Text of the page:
Yes – you have awesome responsibilities as a parent of a teen.  Hope this gives you worthy insight toward helping them in ‘approaching greatness.’  

If you’d like to contact me, I’m at CoachSteve@Launch-Your-Life.com  


No comments



My late wife, in her last months, required oxygen to maintain her balanced emotional and cognitive processes.  Sometimes the flow was a bit ‘off.’  When I mentioned what she was going through to a nurse friend of hers - a psychiatric nurse - she came right over. Within about three sentences, she had my beautiful wife settled, calmed and peaceful.

My point? How you approach someone in the midst of emotional upset or turmoil can change the entire situation INSTANTLY.

It's not that your teenager is anywhere close to that but if you change your approach and your response you can instantly change their reaction and help the entire situation to improve, not worsen by ‘fanning the flames’ even higher.

As in so many difficult circumstances, PAUSE, then say something supportive or information-querying.





No comments

 Regardless of the source or cause of Covid-19, like any other crisis in life, after surviving it – or during - we should LEARN from it!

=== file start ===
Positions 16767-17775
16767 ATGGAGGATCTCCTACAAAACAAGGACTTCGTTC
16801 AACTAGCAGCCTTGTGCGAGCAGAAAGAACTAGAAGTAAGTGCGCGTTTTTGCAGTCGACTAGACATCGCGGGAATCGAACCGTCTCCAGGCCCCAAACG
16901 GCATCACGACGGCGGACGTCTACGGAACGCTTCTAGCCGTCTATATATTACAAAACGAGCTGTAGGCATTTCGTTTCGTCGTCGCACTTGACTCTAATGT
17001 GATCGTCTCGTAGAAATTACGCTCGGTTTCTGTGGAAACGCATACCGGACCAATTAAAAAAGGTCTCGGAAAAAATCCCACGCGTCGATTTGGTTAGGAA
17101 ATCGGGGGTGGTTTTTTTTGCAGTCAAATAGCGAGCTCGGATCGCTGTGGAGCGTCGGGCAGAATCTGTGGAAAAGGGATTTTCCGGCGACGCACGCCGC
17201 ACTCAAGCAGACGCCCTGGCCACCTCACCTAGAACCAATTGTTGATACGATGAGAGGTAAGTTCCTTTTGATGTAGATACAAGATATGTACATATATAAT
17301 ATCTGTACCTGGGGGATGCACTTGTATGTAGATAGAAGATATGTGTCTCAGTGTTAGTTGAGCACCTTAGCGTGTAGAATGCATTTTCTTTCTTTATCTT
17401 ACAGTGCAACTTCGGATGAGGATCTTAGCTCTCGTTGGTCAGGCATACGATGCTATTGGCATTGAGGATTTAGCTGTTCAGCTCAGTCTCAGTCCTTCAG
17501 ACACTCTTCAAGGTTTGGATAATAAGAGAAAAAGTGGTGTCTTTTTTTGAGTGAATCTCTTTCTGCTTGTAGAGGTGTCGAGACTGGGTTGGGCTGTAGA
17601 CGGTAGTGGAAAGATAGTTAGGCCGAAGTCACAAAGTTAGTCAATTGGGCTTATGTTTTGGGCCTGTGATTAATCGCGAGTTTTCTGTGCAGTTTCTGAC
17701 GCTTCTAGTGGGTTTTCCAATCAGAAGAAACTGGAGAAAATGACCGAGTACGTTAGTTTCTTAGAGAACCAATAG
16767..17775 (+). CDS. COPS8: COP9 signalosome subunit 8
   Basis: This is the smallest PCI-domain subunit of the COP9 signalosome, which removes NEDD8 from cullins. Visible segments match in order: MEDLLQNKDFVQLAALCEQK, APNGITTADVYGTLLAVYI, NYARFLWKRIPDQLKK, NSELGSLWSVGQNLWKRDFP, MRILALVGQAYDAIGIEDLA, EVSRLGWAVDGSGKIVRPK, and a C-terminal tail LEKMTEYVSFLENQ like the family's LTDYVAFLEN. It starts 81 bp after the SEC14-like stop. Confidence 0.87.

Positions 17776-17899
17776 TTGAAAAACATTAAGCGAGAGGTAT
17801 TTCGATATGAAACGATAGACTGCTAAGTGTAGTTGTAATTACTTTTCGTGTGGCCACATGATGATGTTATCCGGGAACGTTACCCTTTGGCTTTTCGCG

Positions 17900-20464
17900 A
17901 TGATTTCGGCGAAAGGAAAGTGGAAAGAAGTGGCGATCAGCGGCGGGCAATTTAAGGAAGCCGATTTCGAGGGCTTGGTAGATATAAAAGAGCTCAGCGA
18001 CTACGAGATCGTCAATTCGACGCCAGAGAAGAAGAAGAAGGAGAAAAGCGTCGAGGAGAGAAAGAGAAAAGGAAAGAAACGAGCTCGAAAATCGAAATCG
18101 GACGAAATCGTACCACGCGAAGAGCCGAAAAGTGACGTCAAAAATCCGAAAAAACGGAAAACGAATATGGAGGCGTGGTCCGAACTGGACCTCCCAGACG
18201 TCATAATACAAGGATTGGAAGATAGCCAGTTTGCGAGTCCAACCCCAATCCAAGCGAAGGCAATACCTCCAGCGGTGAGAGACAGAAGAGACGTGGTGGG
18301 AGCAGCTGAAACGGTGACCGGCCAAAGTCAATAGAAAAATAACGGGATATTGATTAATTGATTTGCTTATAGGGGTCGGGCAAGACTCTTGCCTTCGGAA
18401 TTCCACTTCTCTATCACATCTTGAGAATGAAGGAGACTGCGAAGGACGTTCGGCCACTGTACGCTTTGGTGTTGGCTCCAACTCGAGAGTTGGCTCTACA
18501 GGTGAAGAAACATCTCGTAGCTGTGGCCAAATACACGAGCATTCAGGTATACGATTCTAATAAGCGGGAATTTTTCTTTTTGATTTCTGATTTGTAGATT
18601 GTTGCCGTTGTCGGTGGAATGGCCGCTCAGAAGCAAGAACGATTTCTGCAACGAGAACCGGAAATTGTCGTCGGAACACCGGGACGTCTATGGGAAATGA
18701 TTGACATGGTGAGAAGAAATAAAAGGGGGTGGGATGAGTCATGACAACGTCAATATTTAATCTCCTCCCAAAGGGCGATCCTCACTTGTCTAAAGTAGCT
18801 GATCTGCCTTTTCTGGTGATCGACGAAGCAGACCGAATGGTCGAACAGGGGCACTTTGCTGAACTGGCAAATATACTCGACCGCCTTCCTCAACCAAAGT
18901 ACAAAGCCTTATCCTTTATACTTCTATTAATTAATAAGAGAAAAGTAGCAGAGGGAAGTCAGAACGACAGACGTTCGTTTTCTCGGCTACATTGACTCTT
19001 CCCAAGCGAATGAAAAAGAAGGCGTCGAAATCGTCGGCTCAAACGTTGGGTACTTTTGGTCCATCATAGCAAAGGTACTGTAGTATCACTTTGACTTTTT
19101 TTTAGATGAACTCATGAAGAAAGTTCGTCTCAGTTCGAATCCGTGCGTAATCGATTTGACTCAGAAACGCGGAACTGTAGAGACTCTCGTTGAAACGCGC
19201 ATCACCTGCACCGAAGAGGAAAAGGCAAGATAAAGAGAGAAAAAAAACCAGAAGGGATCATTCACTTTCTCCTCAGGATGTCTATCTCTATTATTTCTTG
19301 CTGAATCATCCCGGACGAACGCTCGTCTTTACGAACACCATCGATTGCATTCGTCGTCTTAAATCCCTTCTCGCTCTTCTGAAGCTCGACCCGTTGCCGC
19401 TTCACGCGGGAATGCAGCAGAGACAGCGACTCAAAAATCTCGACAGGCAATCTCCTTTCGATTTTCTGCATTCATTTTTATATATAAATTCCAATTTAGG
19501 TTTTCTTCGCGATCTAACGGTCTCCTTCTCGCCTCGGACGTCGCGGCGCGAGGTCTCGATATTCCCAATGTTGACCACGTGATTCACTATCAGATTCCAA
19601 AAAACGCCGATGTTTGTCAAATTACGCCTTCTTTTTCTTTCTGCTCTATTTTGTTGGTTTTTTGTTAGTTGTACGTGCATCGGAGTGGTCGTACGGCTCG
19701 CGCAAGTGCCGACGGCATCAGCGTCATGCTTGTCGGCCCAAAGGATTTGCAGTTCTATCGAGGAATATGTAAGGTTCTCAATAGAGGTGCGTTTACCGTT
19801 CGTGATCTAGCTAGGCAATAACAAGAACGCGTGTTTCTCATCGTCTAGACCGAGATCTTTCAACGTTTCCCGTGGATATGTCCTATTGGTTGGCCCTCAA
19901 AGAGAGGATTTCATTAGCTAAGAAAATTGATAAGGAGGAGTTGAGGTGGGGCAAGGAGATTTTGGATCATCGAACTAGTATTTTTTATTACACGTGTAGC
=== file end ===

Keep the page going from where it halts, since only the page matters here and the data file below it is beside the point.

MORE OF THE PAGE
There are two powerful elements which parents should ROLE-MODEL and teach their kids: (1) Resilience and (2) Resourcefulness.  Regardless of what else happens in the world or their life, those two skilled traits will enable them to survive and flourish – almost anything!

 #1 - Resilience is the ability to bounce back from failure or a setback, get back at it and fight!

And the ONLY source of Resilience is failure!!!

 I have seen gifted kids who coasted through most of school and life and when they hit the challenges of college ad fail, as one example, they collapsed emotionally and attitudinally because they’d never faced adversity before and had no idea how or what to do.

The same thing happens with helicopter parenting! Those parents prevent their kids from experiencing failure and setbacks and hence their kids never develop any capacity to deal with ANY setbacks.

·         THE KEY, however is for a coach or a parent to be there to guide or instruct and to caringly uplift that young person from their defeat - and teach them what they may have done wrong or what they might or should do in the future.

But let's not forget - without that failure the lesson would never have been learned!

 #2 – Resourcefulness is the ability to find a different path or approach to achieve a goal.  Current example? Classroom learning is only one way to education, NOT the only one.